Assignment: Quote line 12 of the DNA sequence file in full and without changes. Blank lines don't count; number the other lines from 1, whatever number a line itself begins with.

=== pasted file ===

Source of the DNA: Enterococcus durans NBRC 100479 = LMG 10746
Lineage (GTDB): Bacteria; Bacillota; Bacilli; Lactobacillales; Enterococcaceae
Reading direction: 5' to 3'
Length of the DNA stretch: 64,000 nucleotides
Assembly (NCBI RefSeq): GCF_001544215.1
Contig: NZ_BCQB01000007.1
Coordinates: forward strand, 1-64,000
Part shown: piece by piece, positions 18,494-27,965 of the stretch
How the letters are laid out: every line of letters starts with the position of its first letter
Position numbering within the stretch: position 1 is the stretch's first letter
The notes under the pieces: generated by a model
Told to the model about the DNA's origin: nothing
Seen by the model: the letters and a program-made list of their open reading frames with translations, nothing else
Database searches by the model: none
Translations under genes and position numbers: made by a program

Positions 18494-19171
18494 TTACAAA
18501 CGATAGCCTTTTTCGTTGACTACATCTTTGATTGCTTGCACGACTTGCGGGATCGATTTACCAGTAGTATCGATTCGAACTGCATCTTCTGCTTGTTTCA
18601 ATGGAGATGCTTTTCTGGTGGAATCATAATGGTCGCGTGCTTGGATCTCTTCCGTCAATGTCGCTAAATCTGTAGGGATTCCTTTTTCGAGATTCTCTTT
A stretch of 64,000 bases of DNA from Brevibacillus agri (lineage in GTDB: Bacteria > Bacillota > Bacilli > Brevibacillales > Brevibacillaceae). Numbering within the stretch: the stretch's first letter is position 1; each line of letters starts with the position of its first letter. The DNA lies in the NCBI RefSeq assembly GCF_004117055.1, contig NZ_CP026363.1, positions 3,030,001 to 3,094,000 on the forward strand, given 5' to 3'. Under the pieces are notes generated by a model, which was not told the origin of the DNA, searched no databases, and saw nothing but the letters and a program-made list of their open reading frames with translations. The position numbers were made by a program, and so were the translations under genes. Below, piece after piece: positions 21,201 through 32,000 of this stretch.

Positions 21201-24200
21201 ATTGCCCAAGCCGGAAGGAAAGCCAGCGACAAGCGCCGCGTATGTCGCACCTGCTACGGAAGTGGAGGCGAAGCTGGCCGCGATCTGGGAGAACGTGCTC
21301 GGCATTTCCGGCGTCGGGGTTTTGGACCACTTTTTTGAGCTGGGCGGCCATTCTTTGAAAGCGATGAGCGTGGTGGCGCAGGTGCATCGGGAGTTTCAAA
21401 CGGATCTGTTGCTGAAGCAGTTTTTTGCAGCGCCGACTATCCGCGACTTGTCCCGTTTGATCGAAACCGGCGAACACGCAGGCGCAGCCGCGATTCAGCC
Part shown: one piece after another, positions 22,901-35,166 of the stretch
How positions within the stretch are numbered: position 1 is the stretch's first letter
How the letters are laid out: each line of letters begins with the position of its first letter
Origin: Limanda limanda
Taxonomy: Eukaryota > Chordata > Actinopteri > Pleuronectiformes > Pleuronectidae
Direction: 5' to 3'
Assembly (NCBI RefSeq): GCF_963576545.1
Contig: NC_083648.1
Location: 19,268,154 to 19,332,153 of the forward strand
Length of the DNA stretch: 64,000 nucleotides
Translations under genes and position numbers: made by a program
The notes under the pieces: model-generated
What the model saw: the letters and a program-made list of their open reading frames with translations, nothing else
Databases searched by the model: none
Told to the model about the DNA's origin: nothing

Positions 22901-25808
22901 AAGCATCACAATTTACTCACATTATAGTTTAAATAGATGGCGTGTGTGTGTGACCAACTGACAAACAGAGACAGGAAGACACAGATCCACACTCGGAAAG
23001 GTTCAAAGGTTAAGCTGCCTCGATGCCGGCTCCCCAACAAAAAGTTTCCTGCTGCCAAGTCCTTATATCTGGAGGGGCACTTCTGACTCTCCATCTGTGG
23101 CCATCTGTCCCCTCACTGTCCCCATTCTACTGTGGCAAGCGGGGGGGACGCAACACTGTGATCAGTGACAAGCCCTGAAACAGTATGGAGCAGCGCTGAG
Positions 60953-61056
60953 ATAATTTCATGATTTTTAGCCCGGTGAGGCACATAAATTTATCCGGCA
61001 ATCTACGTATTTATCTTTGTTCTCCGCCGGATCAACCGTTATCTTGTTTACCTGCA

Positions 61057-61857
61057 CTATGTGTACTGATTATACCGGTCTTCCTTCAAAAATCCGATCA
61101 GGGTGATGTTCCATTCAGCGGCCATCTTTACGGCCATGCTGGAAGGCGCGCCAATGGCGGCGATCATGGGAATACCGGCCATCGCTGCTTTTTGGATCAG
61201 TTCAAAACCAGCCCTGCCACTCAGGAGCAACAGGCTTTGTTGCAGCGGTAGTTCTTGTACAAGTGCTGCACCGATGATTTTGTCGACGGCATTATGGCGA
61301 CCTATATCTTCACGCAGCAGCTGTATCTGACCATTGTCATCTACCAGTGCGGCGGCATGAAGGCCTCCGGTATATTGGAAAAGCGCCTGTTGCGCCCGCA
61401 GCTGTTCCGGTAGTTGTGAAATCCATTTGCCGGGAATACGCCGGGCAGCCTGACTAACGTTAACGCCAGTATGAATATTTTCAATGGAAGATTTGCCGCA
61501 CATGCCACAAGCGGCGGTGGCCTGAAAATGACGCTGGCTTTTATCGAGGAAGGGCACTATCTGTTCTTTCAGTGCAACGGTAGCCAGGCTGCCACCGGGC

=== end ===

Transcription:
Told to the model about the DNA's origin: nothing